Natural gas royalties in Pennsylvania exceeded $1 billion in 2017, the latest period for which data is available, while payments made in 2018 are projected to be even higher, according to the state’s Independent Fiscal Office (IFO).
An analysis released by the IFO this week estimates that royalty payments were $905 million in tax year 2010, peaked at $1.62 billion in 2014 and then fell to $1.06 billion in 2017. Despite the move lower since 2014, natural gas prices recovered from a collapse in 2015 and 2016, pushing estimated payments up from a low point of $645 million in 2016.
The IFO analysis is projecting a further increase in royalties paid in 2018 to Pennsylvania landowners. Compared with 2017, the average spot price at major hubs in the state increased by more than one-third last year, while production was up by 14% to 6.1 Tcf. Assuming operators deduct a similar amount of post-production costs from payments as in 2017, 2018 royalties could exceed $1.6 billion, IFO said.
The office cautioned that its analysis included only rough estimates as operators don’t publish the amount of royalties paid to landowners. Instead, IFO relied heavily on personal tax returns. Royalty payments are not reported separately, but included with other sources of income.
“However, given the relatively recent surge in natural gas drilling, and by extension royalty payments, and the high concentration of natural gas production in a small number of rural counties, it is possible to use tax data trends for those counties to derive a rough estimate of total natural gas royalties paid over time,” the IFO said.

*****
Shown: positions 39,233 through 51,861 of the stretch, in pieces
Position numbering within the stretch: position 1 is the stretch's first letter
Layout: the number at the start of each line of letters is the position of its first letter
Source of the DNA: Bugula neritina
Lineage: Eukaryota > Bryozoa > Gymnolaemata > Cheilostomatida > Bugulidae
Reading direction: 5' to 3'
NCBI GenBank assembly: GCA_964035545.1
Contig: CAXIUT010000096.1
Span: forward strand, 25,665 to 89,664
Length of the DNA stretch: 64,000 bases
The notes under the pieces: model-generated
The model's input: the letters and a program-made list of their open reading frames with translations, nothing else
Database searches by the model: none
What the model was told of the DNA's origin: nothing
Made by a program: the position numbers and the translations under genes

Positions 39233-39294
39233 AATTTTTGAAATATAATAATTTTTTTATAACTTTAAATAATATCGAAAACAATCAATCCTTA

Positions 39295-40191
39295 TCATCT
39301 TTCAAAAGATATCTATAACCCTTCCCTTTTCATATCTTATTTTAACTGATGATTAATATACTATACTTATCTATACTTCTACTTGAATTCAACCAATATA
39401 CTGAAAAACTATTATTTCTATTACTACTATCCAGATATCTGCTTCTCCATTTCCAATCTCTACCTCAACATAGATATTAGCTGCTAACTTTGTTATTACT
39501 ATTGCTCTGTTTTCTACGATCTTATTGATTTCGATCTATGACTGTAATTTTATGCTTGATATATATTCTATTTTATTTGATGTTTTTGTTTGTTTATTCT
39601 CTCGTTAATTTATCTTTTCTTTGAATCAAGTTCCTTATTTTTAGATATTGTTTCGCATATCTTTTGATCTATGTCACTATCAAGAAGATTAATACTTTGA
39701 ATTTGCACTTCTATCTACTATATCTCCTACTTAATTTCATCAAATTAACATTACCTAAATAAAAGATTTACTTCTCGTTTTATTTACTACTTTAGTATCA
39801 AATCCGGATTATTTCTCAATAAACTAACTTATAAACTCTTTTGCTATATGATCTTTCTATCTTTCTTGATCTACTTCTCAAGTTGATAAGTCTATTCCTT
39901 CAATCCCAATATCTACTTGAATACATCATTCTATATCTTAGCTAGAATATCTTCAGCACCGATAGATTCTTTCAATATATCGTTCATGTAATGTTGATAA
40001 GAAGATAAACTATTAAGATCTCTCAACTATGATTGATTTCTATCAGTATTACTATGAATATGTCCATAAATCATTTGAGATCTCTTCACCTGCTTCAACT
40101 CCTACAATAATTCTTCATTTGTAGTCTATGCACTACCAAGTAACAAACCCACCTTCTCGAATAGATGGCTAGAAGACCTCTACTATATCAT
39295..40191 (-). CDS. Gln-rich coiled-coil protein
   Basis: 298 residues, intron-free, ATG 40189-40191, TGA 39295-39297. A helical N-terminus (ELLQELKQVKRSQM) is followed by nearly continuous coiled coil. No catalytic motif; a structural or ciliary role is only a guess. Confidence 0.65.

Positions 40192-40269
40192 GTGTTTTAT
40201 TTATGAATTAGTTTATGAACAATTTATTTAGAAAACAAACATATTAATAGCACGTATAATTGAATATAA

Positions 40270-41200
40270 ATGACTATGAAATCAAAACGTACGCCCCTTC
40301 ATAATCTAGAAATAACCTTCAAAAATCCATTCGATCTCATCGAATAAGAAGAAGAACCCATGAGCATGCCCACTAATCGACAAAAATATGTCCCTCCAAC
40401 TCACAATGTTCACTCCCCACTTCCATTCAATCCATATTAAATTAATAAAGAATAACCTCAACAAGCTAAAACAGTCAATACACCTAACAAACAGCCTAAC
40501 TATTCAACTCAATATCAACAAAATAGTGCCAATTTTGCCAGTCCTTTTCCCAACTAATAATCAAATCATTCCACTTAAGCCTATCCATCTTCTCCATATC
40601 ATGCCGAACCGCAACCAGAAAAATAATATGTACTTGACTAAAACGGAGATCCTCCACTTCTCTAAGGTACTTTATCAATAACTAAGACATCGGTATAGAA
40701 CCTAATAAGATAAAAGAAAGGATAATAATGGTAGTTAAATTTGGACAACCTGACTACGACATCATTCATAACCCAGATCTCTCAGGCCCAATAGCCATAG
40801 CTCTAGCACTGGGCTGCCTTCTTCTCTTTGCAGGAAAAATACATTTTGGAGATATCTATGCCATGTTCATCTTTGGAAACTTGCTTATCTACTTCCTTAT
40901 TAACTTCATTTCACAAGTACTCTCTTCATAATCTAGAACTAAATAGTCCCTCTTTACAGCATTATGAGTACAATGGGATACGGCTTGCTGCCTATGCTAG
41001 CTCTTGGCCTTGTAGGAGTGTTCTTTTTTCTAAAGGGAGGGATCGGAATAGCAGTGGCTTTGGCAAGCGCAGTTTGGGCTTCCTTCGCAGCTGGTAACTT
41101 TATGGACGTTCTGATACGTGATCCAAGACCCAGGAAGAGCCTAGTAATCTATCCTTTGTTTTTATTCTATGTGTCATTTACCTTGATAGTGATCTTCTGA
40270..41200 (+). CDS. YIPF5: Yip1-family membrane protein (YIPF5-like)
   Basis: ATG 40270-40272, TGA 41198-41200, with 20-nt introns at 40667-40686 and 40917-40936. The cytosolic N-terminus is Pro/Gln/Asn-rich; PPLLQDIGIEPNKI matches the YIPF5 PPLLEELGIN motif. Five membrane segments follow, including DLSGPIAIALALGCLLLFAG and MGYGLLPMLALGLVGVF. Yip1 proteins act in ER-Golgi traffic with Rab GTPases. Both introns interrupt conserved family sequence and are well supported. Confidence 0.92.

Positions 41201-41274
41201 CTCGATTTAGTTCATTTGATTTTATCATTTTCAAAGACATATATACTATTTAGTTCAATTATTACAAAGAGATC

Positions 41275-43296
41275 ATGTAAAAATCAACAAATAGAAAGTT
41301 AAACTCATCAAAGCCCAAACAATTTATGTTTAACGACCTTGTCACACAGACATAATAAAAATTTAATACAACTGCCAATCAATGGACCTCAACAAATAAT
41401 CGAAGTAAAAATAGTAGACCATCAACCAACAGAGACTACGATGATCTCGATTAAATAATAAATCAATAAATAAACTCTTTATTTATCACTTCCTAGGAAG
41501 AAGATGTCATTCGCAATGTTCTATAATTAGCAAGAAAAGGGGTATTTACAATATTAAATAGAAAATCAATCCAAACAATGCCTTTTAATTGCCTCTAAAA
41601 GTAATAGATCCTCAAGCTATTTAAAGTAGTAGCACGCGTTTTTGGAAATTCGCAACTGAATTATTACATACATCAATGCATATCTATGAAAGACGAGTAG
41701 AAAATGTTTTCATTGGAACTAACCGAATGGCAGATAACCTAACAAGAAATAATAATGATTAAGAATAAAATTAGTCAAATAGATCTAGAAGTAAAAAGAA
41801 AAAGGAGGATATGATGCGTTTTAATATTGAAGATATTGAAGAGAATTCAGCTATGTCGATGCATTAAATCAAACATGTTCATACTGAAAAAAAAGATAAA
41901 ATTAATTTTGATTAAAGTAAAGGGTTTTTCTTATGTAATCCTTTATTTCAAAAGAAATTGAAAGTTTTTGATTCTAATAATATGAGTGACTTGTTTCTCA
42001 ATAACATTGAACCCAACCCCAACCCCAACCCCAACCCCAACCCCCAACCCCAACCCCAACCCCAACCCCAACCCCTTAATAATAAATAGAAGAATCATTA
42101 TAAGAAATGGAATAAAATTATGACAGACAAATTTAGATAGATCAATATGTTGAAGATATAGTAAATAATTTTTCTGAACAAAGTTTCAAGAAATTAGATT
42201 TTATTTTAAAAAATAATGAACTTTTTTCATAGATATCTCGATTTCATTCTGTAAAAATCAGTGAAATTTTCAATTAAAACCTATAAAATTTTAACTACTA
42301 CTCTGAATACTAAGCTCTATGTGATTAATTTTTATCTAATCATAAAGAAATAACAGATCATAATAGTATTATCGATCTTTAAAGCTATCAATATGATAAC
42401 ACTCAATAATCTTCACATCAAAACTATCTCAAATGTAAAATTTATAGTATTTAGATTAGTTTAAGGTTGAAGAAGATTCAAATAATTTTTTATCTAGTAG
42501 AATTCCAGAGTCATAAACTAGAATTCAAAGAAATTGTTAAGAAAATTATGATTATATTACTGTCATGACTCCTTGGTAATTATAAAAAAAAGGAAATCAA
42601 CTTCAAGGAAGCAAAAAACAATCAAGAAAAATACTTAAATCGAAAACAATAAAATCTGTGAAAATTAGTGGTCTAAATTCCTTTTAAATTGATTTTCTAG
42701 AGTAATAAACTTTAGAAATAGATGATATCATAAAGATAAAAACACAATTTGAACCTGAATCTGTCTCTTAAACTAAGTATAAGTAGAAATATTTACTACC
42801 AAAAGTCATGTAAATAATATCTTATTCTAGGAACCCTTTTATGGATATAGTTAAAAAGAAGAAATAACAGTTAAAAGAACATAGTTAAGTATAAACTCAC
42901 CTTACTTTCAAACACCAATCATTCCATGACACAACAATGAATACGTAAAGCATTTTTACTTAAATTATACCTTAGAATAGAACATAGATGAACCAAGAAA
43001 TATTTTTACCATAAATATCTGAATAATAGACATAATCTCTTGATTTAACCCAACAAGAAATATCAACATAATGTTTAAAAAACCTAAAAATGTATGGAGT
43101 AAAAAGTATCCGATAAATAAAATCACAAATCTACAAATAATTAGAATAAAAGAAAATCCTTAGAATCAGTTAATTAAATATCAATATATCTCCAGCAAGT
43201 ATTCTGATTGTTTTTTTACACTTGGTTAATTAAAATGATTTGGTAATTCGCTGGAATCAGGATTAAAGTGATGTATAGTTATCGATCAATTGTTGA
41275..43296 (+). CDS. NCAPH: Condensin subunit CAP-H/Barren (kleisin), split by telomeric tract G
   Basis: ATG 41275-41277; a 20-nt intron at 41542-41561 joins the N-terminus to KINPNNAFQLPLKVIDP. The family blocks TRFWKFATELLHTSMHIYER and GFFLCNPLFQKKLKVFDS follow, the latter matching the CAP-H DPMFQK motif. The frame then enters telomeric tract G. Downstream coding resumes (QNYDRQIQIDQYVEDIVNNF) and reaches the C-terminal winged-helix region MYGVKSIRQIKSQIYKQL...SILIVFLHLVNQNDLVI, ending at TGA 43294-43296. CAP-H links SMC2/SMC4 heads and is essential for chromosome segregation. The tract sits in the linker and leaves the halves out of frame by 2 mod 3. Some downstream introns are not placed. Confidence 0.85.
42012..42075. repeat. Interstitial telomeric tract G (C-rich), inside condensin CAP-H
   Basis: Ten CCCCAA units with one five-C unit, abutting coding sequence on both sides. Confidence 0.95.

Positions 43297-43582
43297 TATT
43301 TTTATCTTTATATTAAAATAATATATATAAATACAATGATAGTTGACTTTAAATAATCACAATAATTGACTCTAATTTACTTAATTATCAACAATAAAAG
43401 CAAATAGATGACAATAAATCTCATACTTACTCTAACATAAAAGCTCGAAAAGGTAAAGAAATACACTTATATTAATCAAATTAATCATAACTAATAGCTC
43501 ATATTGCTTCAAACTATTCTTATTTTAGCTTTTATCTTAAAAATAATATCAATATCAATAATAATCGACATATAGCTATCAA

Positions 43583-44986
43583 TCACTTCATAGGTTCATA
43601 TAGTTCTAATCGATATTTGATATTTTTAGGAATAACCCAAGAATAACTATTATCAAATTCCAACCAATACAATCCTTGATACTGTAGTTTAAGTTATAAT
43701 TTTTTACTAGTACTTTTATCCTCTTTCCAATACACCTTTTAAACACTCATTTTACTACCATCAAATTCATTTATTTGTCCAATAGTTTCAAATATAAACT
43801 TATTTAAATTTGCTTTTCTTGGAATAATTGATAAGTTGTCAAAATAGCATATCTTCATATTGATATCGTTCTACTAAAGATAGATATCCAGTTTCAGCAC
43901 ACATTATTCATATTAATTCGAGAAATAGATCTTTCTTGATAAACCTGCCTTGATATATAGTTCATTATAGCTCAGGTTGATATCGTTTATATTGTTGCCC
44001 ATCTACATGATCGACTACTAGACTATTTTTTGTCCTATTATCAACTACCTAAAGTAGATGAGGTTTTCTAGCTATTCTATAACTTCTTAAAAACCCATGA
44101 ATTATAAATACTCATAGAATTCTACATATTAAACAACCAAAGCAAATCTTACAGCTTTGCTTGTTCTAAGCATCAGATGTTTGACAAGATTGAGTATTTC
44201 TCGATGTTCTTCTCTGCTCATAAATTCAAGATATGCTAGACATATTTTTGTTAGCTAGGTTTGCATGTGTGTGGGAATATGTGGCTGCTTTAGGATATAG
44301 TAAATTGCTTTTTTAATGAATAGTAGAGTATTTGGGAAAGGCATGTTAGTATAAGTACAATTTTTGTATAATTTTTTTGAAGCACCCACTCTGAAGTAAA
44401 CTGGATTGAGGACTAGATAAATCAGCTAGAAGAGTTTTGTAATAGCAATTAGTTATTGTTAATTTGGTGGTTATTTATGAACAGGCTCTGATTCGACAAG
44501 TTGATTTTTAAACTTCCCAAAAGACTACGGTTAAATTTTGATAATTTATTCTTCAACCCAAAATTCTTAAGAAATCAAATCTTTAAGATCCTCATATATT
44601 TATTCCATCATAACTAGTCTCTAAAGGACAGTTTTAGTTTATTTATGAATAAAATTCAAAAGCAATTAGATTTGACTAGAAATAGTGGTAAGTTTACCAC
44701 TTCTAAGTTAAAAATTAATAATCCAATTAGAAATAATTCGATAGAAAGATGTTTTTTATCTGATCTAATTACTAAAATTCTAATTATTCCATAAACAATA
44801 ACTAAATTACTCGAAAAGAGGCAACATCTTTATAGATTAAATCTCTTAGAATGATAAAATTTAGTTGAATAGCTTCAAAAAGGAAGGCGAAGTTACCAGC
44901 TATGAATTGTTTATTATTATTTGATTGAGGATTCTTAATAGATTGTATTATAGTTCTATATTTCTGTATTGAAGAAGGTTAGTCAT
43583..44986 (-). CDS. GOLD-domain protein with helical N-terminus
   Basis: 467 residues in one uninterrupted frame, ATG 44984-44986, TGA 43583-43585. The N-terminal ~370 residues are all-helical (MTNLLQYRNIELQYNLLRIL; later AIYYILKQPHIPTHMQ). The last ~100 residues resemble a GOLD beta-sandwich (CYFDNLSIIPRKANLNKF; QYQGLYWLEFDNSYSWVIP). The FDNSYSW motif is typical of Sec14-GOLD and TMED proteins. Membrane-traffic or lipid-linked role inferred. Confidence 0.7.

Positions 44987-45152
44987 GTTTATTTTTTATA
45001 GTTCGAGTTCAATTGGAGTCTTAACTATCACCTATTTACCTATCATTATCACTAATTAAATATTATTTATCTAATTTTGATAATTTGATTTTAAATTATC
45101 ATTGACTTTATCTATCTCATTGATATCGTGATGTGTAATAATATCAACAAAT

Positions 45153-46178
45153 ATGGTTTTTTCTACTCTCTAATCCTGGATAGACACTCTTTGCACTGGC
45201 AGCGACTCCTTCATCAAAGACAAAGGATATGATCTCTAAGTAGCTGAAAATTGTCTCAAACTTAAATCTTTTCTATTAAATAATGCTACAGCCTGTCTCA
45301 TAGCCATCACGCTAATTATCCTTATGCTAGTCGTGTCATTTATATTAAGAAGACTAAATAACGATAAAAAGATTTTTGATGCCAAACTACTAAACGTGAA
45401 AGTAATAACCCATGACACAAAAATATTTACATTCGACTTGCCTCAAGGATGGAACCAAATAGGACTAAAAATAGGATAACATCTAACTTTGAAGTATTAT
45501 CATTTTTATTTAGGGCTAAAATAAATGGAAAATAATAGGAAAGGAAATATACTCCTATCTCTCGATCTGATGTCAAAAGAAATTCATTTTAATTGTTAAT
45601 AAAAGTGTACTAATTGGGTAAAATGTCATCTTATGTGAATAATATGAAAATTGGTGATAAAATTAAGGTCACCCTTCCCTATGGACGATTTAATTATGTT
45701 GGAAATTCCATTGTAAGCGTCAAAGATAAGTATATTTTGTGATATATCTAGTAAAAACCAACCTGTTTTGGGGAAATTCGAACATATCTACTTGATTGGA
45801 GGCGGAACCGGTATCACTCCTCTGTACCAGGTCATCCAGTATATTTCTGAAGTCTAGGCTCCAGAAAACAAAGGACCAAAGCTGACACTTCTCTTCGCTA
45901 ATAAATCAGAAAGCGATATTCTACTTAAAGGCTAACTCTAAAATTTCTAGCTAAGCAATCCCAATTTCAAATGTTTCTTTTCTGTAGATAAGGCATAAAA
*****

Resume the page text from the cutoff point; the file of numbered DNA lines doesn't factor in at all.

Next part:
Marcellus Shale Coalition President David Spigelmyer said royalties “have been a catalyst for economic growth” across the state, noting that the payments also have resulted in hundreds of millions of dollars in additional tax revenue.
To reach its estimates, IFO analyzed tax data from the top producing counties, which are in order Susquehanna, Washington, Greene, Bradford, Lycoming, Tioga, Wyoming, and Butler. The counties together produce nearly 90% of all the state’s natural gas.
Payments could move lower this year as natural gas prices have decreased and many of Appalachia’s leading operators have announced plans to cut spending and curb production growth modestly amid a market that’s flush with supply.
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